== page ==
They are folks like Kim Tandy, of University Commons, who is developing the retail strip along Livernois between McNichols and Eight Mile, Linda Smith, president of U-SNAP-BAC, and John George, president of the Motor City Bight Busters on fighting neighborhood blight, Dalton Roberson of Michigan Community Resources on obtaining mini-grants to fund your neighborhood projects , Kahilah Gaston, executive director of Vanguard CDC, and attracting volunteers for neighborhood makeovers and much more, Larry Lunsford of the College of Creative Studies on developing neighborhood arts programs and many more.

We will be providing a continental breakfast and lunch. Everything is free but you must register for your workshops because they will fill up quickly.

Last year, nearly 400 people attended the summit, which will be held from 8:30 a.m. to 4 p.m. Six workshops will be held in the  morning from 10:45 a.m to noon, with another round of six in the afternoon from 1:45 p.m to 3 p.m.

Click here to register today>

The summit is a great opportunity to learn, network and to teach others what you are doing in your neighborhood.

As Oria McClain III told the Free Press.

We are all Detroiters. Let’s work together. Let’s get it done.




Third Annual Neighborhood Summit, November, 2012



By Santiago Esparza

Detroit Information Network

The cavalry showed up at the third annual ARISE Detroit! Neighborhoods Rising Summit.

That is, if you think of the cavalry as more than 400 city residents concerned about improving their neighborhoods who crammed into classrooms at the downtown campus of Wayne County Community College District recently for the event which has grown every year.

Organized by ARISE! Detroit and sponsored by the Kresge Foundation, the summit brought together activists, community leaders, business owners and everyday residents looking for ways to improve the city in general and their neighborhoods in particular.

“The cavalry is not coming; You are the cavalry,” Penny Bailer, ARISE! Detroit! treasurer and executive director of City Year Detroit, told participants  at the morning plenary session.

The Nov. 3 event was well attended and most of its 10 workshop sessions were standing room only. Morning sessions dealt with entrepreneurship, housing, urban farming, public safety and recycling. Afternoon sessions focused on neighborhood organizing, getting word out about your efforts and events, home repairs, engaging youth and how to obtain grants. Tips, advice and strategies for success came from about 30 community leaders who served as panelists for the workshops.

Although each session had its own set of panelists and focus, they all touched on the same central theme – Detroiters are a resilient bunch and with a little guidance, can reclaim neighborhoods, one vacant lot, community garden or volunteer project at a time.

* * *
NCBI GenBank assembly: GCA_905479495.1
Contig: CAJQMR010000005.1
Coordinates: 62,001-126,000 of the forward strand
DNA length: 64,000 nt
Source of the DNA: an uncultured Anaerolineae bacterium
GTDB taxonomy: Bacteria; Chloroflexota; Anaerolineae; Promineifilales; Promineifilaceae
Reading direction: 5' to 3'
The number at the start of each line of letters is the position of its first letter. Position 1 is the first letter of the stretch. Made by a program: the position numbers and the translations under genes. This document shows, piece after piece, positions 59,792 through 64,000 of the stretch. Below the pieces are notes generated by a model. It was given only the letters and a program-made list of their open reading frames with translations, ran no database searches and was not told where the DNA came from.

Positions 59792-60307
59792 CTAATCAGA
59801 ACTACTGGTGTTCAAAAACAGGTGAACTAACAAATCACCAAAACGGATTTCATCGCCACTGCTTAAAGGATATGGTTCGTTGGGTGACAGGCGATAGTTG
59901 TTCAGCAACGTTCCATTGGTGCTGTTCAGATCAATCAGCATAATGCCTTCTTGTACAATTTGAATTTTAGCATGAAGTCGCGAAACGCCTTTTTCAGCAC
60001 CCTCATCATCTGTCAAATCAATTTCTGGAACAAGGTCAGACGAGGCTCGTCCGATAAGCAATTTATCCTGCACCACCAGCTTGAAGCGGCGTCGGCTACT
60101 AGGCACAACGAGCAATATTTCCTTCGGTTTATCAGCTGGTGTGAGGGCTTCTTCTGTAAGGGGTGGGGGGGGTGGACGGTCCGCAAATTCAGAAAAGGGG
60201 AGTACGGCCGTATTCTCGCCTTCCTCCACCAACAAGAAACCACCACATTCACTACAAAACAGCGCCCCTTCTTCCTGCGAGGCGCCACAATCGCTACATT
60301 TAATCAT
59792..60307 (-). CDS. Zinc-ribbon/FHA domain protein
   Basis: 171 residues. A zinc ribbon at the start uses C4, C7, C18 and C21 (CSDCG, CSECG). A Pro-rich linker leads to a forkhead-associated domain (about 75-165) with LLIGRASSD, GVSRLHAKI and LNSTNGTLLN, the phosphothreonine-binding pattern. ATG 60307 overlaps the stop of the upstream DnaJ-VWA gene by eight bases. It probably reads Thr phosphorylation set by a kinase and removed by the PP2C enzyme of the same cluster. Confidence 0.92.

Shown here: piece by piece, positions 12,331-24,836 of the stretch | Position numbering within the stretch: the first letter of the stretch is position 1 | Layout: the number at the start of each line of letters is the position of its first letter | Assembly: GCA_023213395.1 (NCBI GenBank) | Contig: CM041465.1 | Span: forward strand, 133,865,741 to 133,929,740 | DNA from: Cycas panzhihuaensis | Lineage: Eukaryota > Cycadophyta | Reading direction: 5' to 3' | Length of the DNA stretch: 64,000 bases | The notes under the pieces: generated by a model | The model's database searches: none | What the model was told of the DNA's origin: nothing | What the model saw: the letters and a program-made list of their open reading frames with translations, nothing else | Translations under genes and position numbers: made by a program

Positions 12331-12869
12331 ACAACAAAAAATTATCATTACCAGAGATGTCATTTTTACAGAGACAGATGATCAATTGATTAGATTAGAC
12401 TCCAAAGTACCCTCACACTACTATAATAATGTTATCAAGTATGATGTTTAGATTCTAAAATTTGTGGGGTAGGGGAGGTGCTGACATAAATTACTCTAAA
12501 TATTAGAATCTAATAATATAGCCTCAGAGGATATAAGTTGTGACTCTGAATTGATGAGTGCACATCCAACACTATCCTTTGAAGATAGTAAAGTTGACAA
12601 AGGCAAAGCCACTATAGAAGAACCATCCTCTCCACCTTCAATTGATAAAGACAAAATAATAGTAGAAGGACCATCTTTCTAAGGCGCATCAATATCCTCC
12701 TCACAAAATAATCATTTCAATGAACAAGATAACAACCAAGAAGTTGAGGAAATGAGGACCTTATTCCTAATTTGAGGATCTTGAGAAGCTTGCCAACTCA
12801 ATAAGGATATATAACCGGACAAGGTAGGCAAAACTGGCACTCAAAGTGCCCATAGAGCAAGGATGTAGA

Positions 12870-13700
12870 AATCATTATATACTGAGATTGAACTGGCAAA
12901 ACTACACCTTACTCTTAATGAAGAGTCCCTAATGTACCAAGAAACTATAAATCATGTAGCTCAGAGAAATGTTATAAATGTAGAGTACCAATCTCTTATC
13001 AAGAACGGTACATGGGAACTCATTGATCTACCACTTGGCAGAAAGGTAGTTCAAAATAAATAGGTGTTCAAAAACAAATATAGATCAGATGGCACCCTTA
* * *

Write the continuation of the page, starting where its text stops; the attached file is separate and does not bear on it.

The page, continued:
This theme dovetails with the mission of ARISE! Detroit, a nonprofit founded in 2006 as a way to foster hope and encourage residents and suburban neighbors to get more active in neighborhoods. A year later, Neighborhoods Day was started with about 50 groups and a few hundred volunteers. This year there were more than 200 groups involved with thousands of volunteers spending the day improving neighborhoods across the city.

The summit evolved from the Neighborhoods Day as volunteers looked for guidance to keep their activism going year-round.

“Much like Neighborhoods Day, I do believe the summit has come to be viewed by many in the community as an important annual event and a way to get useful information on improving neighborhoods,” said Luther Keith, ARISE! Detroit! executive director. “It also allows residents to connect with people like themselves who are interested in creating a better Detroit. It is very gratifying to see how the community has responded and we hope to make the Neighborhood Summit bigger and better in the future.”

Summit participants also heard from Charles Cross of the Detroit Works Long Term Planning Project,  sharing ideas to reshape city neighborhoods;  Sarida Scott, from the community building group Community Development Advocates of Detroit, and heard crime-fighting strategies from Andy Arena, former head of the Detroit FBI bureau, who is now executive director  of the Detroit Crime Commission.

Toni McIlwain, executive director of the Ravendale Community group on the city’s east side, told participants who jammed a session on entrepreneurship that it is essential to get the staff of large retailers on board in helping to revitalize neighborhoods.

“You can’t get to the corporations,” said the animated Mcllwain. “You have to appeal to the heart of the managers. They will go back to the corporate offices for you.”

Tom Petzold agreed. His family owns the Belmont Shopping Center on East Eight Mile at Dequindre on Detroit’s northeast boundary. It was renovated in 1999 and about that time, an employee told him  there was an adjacent park – called Dad Butler Park — badly in need of upgrades that the shopping center could help in securing.

Petzold, who also participated in the entrepreneurship workshop, said he would not have thought of renovating the park without it being mentioned to him.  He began seeking grants to renovate the park. About $600,000 was raised and the park now regularly hosts youth sporting events and is a point of pride in the neighborhood, Petzold said.

“This is how we want to do business,” he said. “We want the shopping center to look like something you would expect to see in the suburbs; in West Bloomfield. But the idea to do something with the park came from one of our employees.”

Petzold works closely with community activist Shirley Burch, another workshop participant, who is the president of Community United for Progress. They have built a strong business and community relationship that  they encourage others to emulate.

Bishop Tony Russell of the Maintaining A Neighborhood (MAN) Network told about 40 participants in a workshop on public safety that sometimes all it takes is a resident or two on a block to watch out for neighbors and the idea will spread.

“It is about respect, he said. “Nobody should have to live in fear.”

John Blake, a 30-year-old Detroiter who lives on the city’s northwest side, heard about the summit from friends. He said he came away with self-help ideas to bring back to his neighborhood.

“We have a lot of vacant lots full of garbage and high weeds,” Blake said. “If the city could do something about them, it would have already.  It is up to us (residents) to help out. There is nothing stopping us from cleaning those lots.”

Funded by the Kresge Foundation, ARISE Detroit! is a nonprofit coalition of more than 400 organizations, promoting volunteerism, community activism and positive media images to create a better Detroit.  Learn more at,  or phone, 313-921-1955.